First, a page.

LOLITA, MY LOVE – The York Theatre Company

Thursday matinees, almost uniquely scheduled in Manhattan by The York Theatre Company, are always interesting at York but yesterday's program of a musical reading performance of LOLITA, MY LOVE, based on Vladimir Nabokov’s sensational 1955 novel, and talkback that followed was especially entertaining. York presented the 1971 failed musical, with book and lyrics of Alan Jay Lerner (of Lerner & Lowe MY FAIR LADY renown) and music by film composer John Barry (11 James Bond movies, Out of Africa, etc), as the third and final of its “Musicals in Mufti” series of almost forgotten Lerner musicals. (Mufti meaning in street clothes: here without the trappings of full production.)

Script editor Erik Haagensen, Richard Rogers Award winning playwright, spent the better part of 4 years hunting down and editing together six versions of Lerner’s script he found in various archives and special collections. Four of the scripts were from tryouts in Philadelphia and Boston, where producers pulled the plug. Two more scripts came from re-structured versions that Lerner wrote after Boston anticipating an eventual Broadway run, which Haagensen allowed would have been directed by Mike Nichols, but that went nowhere.

The score reconstruction was more challenging. Music director Deniz Cordell was stymied in his efforts, principally he said in talkback because ALL of John Barry’s early work was destroyed (including his original work for Goldfinger and early Bonds, Born Fee, etc.). Cordell’s breakthrough came when musical theatre aficionado and score collector Richard C. Norton, who attended this performance, made available to him a recording of a tryout performance.

The performance itself was captivating, full of freshness and vitality. Lerner’s adaptation, wholly faithful to Nabokov story of Hubert’s obsessive relationship with his teenage stepdaughter, created a court psychiatrist to whom Hubert confesses his tale. Smartly, in the York production, the psychiatrist is female. Emily Maltby directs, and though the entire effort remains Nabokov true, the York performance offers a novel women’s parallax in the age of #MeToo and #Times Up. Thursday Farrar plays the no bs psychiatrist Dr. Ray, Caitlin Cohn is a deliciously knowing Lolita and Jessica Tyler Wright, Lolita’s comical/pathetic mother . George Abdu is the debauched Clare Quilty with whom Lolita runs off and whom Humbert hunts down. Most impressive is Broadway veteran Robert Stella as Humbert. A talented ensemble of ensemble of 7 backs them up. The company got the show up with just three days of rehearsals.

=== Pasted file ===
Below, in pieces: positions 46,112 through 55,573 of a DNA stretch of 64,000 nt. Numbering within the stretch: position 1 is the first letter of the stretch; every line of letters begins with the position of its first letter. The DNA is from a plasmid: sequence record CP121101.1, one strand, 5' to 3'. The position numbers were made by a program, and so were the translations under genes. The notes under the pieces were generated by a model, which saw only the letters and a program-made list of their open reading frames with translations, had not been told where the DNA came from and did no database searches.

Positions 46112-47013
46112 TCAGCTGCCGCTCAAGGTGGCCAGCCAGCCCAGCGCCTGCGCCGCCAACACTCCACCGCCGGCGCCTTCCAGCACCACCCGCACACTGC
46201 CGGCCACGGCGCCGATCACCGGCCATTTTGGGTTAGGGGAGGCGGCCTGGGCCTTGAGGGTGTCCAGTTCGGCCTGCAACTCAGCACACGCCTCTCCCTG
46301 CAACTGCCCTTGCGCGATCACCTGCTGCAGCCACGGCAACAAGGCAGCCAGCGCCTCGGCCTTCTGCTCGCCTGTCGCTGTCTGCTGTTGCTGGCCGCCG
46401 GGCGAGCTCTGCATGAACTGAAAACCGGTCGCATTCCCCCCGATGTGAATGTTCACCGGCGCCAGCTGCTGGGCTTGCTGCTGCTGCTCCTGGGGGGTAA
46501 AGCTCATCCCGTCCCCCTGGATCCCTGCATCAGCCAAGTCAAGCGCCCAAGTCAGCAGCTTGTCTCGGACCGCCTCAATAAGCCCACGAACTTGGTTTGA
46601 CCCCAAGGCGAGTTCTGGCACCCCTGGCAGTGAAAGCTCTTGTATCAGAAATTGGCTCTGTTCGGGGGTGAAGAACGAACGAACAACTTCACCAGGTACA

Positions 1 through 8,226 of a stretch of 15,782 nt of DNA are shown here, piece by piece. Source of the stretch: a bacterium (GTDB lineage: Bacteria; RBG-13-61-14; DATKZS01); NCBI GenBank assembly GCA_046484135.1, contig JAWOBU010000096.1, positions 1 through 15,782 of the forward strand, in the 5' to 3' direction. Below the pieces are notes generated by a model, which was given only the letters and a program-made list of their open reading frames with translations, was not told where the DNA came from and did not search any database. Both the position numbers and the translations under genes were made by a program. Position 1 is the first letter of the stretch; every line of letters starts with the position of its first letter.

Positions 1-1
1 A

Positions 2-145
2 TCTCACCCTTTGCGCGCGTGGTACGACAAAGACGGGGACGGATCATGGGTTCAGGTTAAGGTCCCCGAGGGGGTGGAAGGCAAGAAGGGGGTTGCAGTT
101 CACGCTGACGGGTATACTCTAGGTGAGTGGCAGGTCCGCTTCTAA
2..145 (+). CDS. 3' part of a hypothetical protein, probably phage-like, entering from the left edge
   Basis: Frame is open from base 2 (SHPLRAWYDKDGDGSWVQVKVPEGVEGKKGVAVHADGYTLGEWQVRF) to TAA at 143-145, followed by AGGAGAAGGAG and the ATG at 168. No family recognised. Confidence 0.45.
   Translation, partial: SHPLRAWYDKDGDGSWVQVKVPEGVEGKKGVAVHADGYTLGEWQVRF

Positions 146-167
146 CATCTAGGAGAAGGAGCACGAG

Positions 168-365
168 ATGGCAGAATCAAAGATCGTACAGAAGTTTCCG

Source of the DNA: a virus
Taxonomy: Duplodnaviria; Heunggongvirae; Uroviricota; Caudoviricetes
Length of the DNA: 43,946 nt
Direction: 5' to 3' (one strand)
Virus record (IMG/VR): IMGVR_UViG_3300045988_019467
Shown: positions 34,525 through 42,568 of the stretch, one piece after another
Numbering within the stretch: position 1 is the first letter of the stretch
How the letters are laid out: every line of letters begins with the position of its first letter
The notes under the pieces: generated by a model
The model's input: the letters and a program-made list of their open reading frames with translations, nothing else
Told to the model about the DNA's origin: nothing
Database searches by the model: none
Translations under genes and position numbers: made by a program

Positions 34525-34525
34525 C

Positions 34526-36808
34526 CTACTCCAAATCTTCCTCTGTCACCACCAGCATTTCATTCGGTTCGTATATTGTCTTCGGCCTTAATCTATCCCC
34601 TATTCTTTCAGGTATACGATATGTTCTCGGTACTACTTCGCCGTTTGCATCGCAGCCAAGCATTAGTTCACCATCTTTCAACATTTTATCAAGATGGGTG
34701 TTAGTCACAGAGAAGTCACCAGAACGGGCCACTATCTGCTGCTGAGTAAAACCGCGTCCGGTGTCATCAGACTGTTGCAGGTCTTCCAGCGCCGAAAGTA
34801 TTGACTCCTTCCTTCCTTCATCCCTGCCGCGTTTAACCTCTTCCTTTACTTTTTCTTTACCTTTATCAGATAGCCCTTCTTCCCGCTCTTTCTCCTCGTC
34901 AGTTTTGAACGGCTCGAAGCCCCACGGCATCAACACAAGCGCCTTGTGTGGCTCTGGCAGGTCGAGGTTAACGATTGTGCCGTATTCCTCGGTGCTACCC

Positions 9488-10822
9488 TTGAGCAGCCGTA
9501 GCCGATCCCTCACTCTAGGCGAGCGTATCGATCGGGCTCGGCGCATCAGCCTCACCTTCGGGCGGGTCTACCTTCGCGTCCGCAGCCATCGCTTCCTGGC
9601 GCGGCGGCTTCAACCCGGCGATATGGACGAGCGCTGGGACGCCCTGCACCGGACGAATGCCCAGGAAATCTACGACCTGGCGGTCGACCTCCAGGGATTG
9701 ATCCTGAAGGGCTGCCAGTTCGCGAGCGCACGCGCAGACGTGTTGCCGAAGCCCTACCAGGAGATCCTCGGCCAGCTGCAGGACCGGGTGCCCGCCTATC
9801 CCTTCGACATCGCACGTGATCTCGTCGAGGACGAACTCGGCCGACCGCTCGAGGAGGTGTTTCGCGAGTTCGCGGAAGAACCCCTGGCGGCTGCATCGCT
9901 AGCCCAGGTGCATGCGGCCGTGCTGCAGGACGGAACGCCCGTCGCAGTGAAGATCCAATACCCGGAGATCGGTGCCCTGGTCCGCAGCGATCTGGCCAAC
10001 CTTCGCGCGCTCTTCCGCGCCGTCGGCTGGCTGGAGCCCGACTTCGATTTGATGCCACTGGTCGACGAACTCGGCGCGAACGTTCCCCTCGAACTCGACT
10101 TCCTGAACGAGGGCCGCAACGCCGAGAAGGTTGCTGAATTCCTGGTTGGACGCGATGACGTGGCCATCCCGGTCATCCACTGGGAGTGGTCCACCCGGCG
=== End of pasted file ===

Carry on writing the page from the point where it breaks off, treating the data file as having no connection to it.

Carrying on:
Fittingly, Lerner’s lyrics are witty and worldly, laced with sly satire. (Recall he HAD adapted Shaw’s PYGMALION when other’s said it couldn’t be done.) Most noteworthy, the performance of LOLITA, MY LOVE was like a master class in how song and book work consistently hand-in-hand, even here with 19 songs and a half dozen reprises. Even alone at the piano, Mr. Cordell expressed the pleasing rhythms and harmonies that imbue Barry’s marvelous score. Lyrics matter. Melodies, too. Songs advance character and plot. Call me old-fashioned, I don’t care.

On a personal level, I found more pleasure in York’s bare-bones performance of LOLITA, MY LOVE than I had in most of the fully staged (and expensive) Broadway and Off-Broadway musicals I’ve seen so far this season. The talkback had a particularly celebratory feel: multi-Tony Award winning composer Charles Strouse (Bye Bye Birdie, Golden Boy, Applause, Annie, etc,) - now 90 - attended the performance. Before the talkback the company assembled for a group photograph with him. All in all, an unexpected and perfectly entertaining and edifying afternoon of American musical theatre.

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